Ten Rules On How To Fly The Flag Properly
The living symbol of this nation, the flag of the United States, has flown proudly for more than two centuries. While it has changed seven times over the years to incorporate the addition of various states, the principles for which it stands remain constant. In a land of diversity, whose people come from around the globe, speaking different languages and worshipping in different faiths, the single, unifying object representing our nation remains our proud standard, “Old Glory.”
1. The flag is always hoisted briskly and lowered ceremoniously.
2. The flag is never allowed to touch the ground or the floor.
3. When hung over a sidewalk on a rope extending from a building to a pole, the union stars are always away from the building.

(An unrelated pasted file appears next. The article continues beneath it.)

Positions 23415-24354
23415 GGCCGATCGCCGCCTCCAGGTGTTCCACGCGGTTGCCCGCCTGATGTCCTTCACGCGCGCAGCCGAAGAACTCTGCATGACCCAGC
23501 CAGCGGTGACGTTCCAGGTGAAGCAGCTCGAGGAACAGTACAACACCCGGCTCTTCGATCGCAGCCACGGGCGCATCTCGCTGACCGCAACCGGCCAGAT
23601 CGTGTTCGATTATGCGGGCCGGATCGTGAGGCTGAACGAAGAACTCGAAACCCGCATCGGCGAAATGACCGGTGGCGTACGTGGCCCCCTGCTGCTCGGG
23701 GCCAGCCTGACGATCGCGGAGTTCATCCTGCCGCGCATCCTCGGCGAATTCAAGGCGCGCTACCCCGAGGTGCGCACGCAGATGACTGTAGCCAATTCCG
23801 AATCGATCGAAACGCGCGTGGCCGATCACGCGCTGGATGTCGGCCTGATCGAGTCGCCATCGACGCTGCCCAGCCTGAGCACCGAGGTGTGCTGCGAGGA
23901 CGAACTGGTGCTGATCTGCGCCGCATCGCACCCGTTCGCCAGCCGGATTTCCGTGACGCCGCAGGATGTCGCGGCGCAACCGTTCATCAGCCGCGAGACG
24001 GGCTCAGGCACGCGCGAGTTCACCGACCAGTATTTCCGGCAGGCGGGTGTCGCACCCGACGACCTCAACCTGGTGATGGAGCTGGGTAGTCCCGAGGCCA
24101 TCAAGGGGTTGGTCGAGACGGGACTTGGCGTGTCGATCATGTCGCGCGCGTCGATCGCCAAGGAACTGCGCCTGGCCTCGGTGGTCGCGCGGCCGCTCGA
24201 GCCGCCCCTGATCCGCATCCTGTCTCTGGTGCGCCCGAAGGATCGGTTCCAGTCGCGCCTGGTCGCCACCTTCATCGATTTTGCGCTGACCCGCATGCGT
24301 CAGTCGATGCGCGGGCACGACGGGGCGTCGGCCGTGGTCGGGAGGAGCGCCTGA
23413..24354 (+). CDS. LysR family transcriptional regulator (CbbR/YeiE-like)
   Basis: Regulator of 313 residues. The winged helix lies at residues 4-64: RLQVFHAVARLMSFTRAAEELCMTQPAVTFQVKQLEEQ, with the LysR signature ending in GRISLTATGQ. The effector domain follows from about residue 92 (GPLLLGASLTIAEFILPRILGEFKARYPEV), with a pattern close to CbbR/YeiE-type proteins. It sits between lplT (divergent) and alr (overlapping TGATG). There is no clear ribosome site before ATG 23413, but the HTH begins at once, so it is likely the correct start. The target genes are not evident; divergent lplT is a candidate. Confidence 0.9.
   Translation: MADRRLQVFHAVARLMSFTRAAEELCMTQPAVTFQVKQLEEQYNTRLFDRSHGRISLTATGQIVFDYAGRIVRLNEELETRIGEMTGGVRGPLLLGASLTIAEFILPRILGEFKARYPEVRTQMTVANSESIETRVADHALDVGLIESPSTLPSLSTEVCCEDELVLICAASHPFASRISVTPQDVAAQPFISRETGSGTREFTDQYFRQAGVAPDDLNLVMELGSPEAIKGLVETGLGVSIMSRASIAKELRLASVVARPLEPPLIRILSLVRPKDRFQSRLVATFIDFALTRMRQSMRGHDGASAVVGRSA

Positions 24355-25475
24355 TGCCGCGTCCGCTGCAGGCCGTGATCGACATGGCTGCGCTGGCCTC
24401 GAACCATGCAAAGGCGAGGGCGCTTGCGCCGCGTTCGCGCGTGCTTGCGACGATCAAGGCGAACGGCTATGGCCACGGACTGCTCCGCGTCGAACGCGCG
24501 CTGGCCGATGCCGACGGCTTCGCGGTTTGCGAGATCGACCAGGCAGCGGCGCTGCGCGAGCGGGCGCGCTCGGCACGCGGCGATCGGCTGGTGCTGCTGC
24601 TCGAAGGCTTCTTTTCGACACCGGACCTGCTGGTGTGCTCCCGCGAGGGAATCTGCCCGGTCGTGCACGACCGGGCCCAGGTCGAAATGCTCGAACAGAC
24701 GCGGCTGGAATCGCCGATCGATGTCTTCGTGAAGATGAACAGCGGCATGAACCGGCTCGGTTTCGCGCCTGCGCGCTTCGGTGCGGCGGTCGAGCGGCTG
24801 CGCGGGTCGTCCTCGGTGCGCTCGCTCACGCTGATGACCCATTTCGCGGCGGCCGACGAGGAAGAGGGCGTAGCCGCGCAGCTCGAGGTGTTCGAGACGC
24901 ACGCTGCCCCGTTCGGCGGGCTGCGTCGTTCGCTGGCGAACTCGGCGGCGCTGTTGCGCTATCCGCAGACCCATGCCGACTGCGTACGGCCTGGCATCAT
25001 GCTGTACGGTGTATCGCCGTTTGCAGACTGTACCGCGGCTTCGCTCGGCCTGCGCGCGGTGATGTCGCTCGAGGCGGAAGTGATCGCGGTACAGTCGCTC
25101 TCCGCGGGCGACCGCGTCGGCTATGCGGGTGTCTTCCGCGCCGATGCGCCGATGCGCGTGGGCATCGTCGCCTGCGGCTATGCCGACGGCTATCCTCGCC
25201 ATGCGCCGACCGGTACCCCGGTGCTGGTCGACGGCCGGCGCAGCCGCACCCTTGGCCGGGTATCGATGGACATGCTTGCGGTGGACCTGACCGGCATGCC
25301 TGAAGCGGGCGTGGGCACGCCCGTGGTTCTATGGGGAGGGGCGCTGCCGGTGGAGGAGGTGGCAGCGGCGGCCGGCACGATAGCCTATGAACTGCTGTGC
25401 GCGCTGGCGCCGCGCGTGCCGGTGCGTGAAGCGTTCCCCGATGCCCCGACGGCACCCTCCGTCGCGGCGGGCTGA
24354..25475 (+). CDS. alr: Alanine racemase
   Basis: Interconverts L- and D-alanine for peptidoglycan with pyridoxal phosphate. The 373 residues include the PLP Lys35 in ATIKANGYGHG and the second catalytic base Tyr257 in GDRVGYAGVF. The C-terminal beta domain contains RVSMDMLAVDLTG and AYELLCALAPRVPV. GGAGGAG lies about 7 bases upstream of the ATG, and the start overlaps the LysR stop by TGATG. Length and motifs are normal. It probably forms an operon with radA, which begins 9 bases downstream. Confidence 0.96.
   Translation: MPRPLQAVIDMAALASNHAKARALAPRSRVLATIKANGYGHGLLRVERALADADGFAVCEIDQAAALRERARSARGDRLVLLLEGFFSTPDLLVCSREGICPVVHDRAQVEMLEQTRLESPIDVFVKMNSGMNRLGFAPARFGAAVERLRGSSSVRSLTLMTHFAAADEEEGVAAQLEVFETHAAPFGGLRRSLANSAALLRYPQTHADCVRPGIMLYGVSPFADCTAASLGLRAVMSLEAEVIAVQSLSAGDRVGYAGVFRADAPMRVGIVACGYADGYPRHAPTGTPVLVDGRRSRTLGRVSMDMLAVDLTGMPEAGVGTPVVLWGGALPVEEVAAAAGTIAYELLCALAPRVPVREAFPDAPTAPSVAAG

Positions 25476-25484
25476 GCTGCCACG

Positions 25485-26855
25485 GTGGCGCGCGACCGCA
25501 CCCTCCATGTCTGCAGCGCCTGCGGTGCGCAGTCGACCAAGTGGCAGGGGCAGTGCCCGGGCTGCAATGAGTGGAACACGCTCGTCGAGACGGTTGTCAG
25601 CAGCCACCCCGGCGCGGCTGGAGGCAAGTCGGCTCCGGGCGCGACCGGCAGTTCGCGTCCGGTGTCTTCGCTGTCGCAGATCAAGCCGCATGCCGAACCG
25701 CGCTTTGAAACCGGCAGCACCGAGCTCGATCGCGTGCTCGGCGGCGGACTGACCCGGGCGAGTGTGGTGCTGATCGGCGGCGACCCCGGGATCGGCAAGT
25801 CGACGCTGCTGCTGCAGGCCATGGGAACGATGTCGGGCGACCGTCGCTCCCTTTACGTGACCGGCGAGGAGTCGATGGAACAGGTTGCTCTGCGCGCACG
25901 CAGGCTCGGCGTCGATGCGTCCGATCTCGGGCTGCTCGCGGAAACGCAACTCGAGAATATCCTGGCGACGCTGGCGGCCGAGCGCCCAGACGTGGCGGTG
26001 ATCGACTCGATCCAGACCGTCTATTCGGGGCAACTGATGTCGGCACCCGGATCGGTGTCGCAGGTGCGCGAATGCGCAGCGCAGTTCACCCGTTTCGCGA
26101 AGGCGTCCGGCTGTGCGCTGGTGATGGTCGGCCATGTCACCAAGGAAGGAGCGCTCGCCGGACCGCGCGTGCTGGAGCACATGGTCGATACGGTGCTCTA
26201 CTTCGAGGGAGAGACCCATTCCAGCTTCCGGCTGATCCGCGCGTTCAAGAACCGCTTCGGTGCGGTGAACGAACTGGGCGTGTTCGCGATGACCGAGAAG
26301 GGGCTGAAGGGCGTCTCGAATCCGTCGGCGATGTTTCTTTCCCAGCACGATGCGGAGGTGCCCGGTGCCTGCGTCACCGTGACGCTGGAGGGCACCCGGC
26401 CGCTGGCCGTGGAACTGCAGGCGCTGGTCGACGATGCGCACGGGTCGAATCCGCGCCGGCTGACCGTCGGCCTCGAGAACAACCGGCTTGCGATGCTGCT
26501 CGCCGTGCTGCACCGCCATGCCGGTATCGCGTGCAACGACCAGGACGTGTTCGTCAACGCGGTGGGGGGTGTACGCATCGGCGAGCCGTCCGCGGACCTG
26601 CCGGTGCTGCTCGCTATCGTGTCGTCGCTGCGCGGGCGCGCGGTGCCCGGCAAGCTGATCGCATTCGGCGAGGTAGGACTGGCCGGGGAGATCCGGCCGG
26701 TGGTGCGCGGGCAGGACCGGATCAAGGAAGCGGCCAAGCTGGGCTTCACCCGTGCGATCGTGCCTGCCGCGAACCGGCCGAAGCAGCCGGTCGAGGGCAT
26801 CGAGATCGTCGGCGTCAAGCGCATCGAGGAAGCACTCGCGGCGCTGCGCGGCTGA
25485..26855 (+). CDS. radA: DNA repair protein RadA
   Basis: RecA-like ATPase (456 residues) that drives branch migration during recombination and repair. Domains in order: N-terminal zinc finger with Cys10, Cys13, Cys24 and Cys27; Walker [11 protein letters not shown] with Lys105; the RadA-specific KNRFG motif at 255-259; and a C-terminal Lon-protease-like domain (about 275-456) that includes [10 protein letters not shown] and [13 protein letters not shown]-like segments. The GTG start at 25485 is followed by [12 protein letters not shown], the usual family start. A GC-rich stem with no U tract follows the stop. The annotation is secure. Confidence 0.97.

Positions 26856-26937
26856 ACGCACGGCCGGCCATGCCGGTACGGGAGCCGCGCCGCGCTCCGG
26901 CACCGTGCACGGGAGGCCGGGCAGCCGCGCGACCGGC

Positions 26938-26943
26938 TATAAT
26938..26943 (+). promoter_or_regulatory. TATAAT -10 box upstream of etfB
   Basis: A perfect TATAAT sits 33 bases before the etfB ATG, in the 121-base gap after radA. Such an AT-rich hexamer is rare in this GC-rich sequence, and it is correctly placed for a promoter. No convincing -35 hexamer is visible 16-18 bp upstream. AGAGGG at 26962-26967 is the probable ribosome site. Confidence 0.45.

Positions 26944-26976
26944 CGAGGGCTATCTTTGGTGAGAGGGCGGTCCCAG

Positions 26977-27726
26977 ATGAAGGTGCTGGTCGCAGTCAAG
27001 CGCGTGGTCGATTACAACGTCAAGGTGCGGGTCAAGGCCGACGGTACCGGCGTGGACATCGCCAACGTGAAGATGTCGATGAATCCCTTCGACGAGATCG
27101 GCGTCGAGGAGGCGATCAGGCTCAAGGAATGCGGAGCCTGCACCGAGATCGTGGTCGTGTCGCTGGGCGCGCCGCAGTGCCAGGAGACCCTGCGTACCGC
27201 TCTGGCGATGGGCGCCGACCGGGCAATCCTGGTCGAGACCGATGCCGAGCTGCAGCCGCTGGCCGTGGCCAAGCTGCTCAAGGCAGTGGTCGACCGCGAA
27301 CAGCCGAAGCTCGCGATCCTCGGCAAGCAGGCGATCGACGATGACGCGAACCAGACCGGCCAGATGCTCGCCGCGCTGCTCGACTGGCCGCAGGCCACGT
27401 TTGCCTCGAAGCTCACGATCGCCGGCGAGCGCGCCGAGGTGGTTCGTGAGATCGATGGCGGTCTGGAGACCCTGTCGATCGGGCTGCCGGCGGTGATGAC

4. When vertically hung over the center of the street, the flag always has the union stars to the north in an east/west street, and to the east in a north/south street.
5. The flag of the United States of America should be at the center and at the highest point of the group when a number of flags of states or localities or pennants of societies are grouped and displayed from staffs.
6. The flag should never be festooned, drawn back, nor up, in folds but always allowed to fall free.
7. The flag should be displayed at half-staff until noon on Memorial Day and then raised to the top of the staff.
8. Never fly the flag upside down except as a signal of distress in instances of extreme danger to life or property.
9. The flag is never flown in inclement weather except when using an all-weather flag.
10. The flag can be flown every day from sunrise to sunset and at night if illuminated properly.